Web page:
Three weeks after he was lying in bed for 10 days with a bad case of Covid-19, Ewen Ferguson is setting about joining the new wave of Scottish golf on the European Tour at the Alfred Dunhill Links Championship.
It’s been a great year for the young Scots, with Robert MacIntyre playing in all four majors and top tens in the Open and Masters, plus wins from Grant Forrest and Calum Hill and a continued advance from Connor Syme.
Ferguson was supposed to be the one of that generation with the star quality. He had a prominent role in a Walker Cup win in 2015, but it’s taken him longer to get to the main tour.
‘I kept getting positive results’
— Niall Horan (@NiallOfficial) September 30, 2021
He’ll be there for sure in 2022, thanks to a solid and consistent Challenge Tour campaign. But a 65 to start the Dunhill at the Old Course could help provide a quicker route, just a few weeks after his Covid bout.
“I went to the Dutch tournament in late August and I just knew it,” recalled the Bearsden boy. “I wasn’t due to test that day but I did. And I kept getting positive results.
“I lay in my room for 10 days with it. The first four days I didn’t want to get out of bed. One minutes it was the sweats, the next I was freezing. It was crazy.”
All the time, rivals were catching him on the Challenge Tour standings, but he secure dhis card immediately he came back – allowing him the treat of playing in the Dunhill.
“It’s a free week for me so I’m just enjoying it, seeing what I can do,” he said. “It’s just so great to be playing here. Every time you’re in St Andrews it feels so special.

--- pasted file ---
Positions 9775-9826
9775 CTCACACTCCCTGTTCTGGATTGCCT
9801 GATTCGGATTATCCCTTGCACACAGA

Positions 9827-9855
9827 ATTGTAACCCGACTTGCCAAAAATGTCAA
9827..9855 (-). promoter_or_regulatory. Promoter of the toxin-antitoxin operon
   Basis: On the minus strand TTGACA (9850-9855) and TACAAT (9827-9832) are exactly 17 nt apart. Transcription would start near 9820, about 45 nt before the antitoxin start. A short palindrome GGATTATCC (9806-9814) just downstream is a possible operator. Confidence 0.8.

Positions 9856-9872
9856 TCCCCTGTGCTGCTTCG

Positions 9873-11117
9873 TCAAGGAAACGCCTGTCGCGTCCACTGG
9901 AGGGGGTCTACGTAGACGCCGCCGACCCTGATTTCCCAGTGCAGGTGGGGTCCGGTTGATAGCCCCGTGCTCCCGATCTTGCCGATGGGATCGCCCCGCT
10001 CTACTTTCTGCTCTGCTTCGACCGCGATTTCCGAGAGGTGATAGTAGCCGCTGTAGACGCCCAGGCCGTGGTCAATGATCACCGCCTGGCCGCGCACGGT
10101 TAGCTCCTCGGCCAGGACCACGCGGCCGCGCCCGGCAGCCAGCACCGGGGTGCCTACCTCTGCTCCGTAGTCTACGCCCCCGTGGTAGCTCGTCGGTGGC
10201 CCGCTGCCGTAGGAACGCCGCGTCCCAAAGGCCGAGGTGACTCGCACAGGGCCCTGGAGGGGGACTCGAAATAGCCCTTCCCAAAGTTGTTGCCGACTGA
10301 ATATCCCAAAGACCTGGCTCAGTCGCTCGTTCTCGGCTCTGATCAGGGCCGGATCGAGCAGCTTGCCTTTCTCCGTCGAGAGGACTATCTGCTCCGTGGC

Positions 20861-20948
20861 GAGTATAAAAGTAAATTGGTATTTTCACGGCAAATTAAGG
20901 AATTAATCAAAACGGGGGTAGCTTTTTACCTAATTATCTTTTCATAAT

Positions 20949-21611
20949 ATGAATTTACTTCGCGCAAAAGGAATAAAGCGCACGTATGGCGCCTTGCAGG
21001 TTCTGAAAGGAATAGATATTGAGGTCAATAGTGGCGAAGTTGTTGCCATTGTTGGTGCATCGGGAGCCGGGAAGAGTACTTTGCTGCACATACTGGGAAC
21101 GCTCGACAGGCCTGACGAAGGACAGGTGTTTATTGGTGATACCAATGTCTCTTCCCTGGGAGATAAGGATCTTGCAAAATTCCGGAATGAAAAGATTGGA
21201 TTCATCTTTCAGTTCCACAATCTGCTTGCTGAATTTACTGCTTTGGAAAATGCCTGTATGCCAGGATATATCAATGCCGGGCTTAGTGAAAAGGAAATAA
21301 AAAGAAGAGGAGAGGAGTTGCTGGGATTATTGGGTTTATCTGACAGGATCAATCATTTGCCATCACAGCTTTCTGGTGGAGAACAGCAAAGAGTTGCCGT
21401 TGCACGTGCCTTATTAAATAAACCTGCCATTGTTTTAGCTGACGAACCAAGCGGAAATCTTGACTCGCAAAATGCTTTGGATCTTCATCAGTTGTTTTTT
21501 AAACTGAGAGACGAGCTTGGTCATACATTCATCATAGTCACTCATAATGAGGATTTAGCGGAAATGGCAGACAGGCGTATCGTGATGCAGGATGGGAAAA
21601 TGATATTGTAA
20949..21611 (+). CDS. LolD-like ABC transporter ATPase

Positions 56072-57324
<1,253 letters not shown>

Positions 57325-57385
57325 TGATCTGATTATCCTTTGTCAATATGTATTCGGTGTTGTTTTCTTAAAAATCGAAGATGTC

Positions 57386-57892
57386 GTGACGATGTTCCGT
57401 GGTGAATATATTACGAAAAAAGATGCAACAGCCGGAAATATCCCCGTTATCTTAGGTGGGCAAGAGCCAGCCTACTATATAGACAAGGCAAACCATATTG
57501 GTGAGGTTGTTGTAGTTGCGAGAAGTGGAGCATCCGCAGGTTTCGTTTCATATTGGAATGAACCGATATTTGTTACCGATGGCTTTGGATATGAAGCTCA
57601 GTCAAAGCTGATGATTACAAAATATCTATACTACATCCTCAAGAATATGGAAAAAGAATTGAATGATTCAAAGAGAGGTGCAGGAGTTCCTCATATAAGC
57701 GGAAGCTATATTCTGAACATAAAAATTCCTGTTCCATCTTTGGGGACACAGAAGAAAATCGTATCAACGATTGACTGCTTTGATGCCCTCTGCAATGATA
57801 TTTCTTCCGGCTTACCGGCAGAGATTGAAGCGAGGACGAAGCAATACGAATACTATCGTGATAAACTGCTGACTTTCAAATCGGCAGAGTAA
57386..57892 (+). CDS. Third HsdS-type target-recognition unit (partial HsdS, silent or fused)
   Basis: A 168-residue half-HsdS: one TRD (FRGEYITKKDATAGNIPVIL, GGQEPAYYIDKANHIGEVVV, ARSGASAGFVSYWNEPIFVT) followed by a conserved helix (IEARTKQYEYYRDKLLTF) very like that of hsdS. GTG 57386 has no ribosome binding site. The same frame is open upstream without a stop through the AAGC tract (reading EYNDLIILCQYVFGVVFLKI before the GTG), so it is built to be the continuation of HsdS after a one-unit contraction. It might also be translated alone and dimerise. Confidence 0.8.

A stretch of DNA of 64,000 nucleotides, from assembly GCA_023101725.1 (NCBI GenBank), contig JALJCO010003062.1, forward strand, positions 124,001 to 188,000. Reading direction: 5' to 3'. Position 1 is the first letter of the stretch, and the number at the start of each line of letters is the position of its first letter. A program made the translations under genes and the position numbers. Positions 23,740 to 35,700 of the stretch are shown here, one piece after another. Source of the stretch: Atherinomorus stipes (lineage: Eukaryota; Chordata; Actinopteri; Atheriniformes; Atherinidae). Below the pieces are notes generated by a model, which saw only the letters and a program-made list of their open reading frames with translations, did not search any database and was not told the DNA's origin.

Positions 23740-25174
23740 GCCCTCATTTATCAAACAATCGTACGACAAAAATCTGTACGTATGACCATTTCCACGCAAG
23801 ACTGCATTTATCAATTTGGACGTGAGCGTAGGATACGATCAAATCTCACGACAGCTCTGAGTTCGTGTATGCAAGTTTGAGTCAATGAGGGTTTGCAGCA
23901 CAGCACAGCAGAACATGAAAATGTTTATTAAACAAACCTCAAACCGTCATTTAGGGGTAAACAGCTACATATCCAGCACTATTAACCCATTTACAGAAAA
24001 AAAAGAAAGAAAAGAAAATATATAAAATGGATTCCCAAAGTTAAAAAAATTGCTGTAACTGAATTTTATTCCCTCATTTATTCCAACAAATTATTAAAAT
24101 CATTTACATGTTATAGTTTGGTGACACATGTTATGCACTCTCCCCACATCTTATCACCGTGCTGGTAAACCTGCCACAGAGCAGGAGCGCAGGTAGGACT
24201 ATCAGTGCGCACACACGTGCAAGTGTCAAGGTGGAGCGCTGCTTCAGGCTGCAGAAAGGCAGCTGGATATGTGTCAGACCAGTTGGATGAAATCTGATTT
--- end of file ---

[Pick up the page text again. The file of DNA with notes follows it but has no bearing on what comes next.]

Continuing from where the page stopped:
“My mum and dad have a lodge nearby and it’s really nice. I have been staying there, but when the family came up I got kicked out so now I’m in a caravan. The rain battering on the roof woke me up this morning.
“It would unbelievable to win here, a dream come true, but there’s a long way to go. Hopefully, one day.”
‘I’m really enjoying seeing the guys’
— Mark McDonnell (@markmac14) August 20, 2021
He’s played the Old Course plenty, often with his good friends.
“I played the Links Trophy a few times, played with Connor and Bob a few times for fun, so maybe 15 or 20 times,” he said.
“What I am really enjoying is turning up this week and seeing Calum and playing with Bob and Connor and Grant.
“The first thing they said to me was I’m playing great this year and they’ve been checking my results. It’s so nice having that.
“They could have been snide and made out they hadn’t noticed. But nothing has changed with us. We were having longest drive competitions and nearest the pin. They are a great bunch and this is where I also want to be.”
The only thing missing from his Challenge Tour resume is a win, although he’s been close a bunch of times.
“I’ve finished second three times, on in a play-off, and also third, fourth and fifth,” he said. “I think I’ve been trying too hard to get it done the last three or four holes. But I know my game is in a good place and I’m doing right things and if keep doing that it will come.”
Bob gets reward from a round at last
He outplayed all his old mates on the first day at least. MacIntyre’s 69 at Carnoustie was well acceptable for the toughest course of the three, with rain and winds up to 25 mph due on Friday and Saturday.
The main field at Carnoustie only had those kind of conditions for five holes.
“I hit a driver up two that went just 220 yards, and that was right out of the middle,” said Bob..” Just praying that the weather was going to ease up, and it did. I really thought we were going to get done at the start. Thankfully it cleared up.
“Three-under at Carnoustie on any day is really good. I finally feel I got something out of a round. That’s what’s been missing.”
Richie Ramsay and David Law led a two-pronged attack on Kingsbarns with a 67 (-5) and 68 (-4) respectively, Connor Syme and Stephen Gallacher also dipped under par at the most southerly course.
Hill and Forrest, both playing at Carnoustie, had one over 73s.